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December 23, 2020 Comments (0) Views: 243 Good Wine Revolution, Try This

Try These Big Boxing Day Reds

Malcolm Jolley recommends a pair of contemplation wines for lockdown…

This week a fielded calls from friends and relatives asking if I had any recommendations for Christmas dinner wines at the LCBO. I gave them my evergreen turkey wine reply: the holiday meal is such a mish-mash of foods that it really doesn’t matter. What pairs with the bird’s breast, might not with it’s leg, and then there’s gravy, and the stuffing, cranberry sauce… don’t worry about it. Just find something you like, at the price you want to pay and make sure there’s more than enough of it to get you through.

Boxing Day, on the other hand, might do with some focused pairing. At our house it’s a leftover day, with no formal meal but a license to graze. Not just from what’s left from Christmas dinner, but also from all the snacks and appetizers that have been around since Christmas Eve. In other words an even bigger mish-mash. But this time one can match the foods to the wine, so the carte is even more blanche and I like to treat myself to something relatively special. Two wines from the same house in Veneto fit the bill nicely. Luxurious, but not so much that they break the bank are the Zenato Ripasso Valpolicella Superiore DOCG 2018 ($27.95 | LCBO# 479766) and the Zenato Amarone della Valpolicella Classica DOCG 2015 ($52.95 | LCBO# 413175).

Both wines, from the hills of Valpolicella northwest of Verona, are made with red wine grapes (mostly Corvina) that have been dried in the appassimento process of laying the grapes out in wooden drawers, lined with straw for a few months after harvest. Amarone is made with only the dried grapes, which have concentrated their flavour. Ripasso is made with ‘fresh wine’ into which the skins from the dried grapes used to make Amarone and fermented again. The Ripasso is brighter wine, though brooding with black currant and leathery and smoky notes. I’ll pair it with a hot turkey sandwich and any baked brie that’s left as the acidity will balance nicely with the fat from each. The Amarone, truly a wine of contemplation, I’ll reserve for the later evening. If I had a wood fireplace I’d sip it in front of it, slowly savouring its big concentrated fruit notes of dark cherry and blackberry as I stared into the flames and pondered deep thoughts. I don’t, so I will likely enjoy it while watching an old movie like Casablanca, a holiday family tradition. To match it I will scrounge what I can from the cheese plate, especially the Stilton. The wine has slight sweetness to it that goes perfectly with the salty bitterness of blue cheese. All will be good and at peace in the world, and I’ll draw comfort from good food and wine and the promise of a better year to come.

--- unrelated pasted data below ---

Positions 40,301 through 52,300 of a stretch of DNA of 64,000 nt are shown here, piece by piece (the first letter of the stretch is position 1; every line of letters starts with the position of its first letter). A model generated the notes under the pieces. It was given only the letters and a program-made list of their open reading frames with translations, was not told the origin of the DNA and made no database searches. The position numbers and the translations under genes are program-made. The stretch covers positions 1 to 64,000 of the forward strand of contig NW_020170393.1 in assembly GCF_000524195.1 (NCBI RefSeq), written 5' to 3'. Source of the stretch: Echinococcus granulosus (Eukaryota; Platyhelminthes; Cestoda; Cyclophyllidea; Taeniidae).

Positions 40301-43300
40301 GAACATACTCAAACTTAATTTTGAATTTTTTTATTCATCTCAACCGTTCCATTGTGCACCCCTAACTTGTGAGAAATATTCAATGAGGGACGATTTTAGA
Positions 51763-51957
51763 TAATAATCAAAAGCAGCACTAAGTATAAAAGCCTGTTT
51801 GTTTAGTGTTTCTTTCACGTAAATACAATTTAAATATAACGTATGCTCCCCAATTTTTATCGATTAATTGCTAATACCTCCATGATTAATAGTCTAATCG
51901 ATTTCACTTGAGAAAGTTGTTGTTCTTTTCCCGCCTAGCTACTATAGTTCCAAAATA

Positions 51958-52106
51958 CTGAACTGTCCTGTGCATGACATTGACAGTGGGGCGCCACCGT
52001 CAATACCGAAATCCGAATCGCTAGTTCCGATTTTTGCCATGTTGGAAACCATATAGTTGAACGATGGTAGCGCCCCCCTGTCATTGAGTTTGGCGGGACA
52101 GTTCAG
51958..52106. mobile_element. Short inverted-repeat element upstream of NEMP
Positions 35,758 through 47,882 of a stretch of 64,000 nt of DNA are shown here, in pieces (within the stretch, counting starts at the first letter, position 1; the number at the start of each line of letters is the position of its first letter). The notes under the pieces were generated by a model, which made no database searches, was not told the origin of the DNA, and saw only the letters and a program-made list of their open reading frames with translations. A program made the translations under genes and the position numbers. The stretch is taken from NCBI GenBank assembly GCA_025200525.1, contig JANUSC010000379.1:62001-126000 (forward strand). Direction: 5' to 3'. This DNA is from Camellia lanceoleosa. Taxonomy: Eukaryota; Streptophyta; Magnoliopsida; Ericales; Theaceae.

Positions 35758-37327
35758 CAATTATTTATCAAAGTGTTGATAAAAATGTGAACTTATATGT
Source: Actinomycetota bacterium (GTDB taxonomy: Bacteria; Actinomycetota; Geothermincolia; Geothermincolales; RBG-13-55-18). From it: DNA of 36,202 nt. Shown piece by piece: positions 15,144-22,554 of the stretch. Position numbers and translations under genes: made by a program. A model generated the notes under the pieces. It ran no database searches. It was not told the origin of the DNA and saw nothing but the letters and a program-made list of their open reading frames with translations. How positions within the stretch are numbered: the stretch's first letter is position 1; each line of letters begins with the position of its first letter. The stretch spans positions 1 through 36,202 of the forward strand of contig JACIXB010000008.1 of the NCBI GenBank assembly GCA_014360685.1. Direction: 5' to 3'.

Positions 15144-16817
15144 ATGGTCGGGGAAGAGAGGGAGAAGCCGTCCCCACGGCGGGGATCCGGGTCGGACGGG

The Zenato Amarone and Ripasso are ‘Vintages Essential’ wines and are widely available at the LCBO.

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